Due to its recent political and security troubles, most people probably don’t consider the West African country of Mali an attractive work destination. However, for Aboubacar Konate, manager of DHL in Mali, the best part of his job is knowing that he contributes to the development of the country.
“We see and feel that we are important to growth and stability in Mali,” Konate told How we made it in Africa in a recent interview.
Although the turmoil did have a negative impact on its business, DHL continued to operate throughout this difficult period. “We remained in the country and we didn’t cancel a single flight. We were able to assist and participate in the rebuilding. We were here when things were not going well.”
In March 2012, a group of military officers disposed of President Amadou Toumani Touré in a coup d’état. Shortly after, rebel groups took control of northern Mali and declared the region an independent state. Continued violence led to the intervention of the French military which established a degree of stability.
Although the unrest was mainly confined to northern Mali, the entire economy suffered. Malians have since gone to the polls and a new president has been elected, but tensions remain.
An unfortunate situation
He says that while Mali’s hot climate can be tough, he enjoys the friendliness of the locals. “People are genuinely open and respect you.”
Konate describes the recent troubles as unfortunate, especially considering Mali’s democratic and economic gains over the past decade. “Before the crisis, Mali was among the top performers in West Africa in terms of schooling, investment and economic growth.”
In 2012 Mali had negative economic growth of -1.5%, but the economy rebounded in 2013. Providing an average agricultural season, the International Monetary Fund expects the economy to expand by 6.5% in 2014.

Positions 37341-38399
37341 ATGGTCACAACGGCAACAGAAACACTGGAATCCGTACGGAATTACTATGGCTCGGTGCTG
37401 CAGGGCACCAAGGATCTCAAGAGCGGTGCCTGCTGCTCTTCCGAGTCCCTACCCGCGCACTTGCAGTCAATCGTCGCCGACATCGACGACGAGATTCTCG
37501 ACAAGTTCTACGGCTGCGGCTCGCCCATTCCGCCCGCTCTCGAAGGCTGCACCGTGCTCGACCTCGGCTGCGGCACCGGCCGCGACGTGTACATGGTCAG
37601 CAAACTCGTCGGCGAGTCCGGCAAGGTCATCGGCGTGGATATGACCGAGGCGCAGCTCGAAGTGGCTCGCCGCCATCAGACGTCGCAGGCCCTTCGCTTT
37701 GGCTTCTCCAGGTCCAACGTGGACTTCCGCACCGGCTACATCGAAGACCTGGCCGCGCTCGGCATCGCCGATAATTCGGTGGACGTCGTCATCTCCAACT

Opportunities for growth
In addition to the security problems, the falling gold price also didn’t do Mali any favours. The country is Africa’s third largest gold producer after South Africa and Ghana, with companies such as AngloGold Ashanti and RandGold Resources operating in Mali. The industry is also a major contributor to DHL’s own business.
As new mines are expected to come on stream, Konate remains optimistic about the gold mining industry, and sees it as a growth opportunity for DHL in coming years.
The banking and telecoms sectors also account for a significant proportion of DHL’s business in Mali. Konate notes that only a small percentage of Mali’s 15m population have bank accounts, and that the financial industry holds “huge potential”.
While Konate doesn’t shy away from Mali’s significant challenges, he is optimistic that the country can recover. He describes the current situation as “fragile” but says things are slowly but surely returning to normal. “Mali has gone through a difficult time. It is getting back slowly. And once we get some stability, we will regain the growth and stability the country experienced over the past 10 years.”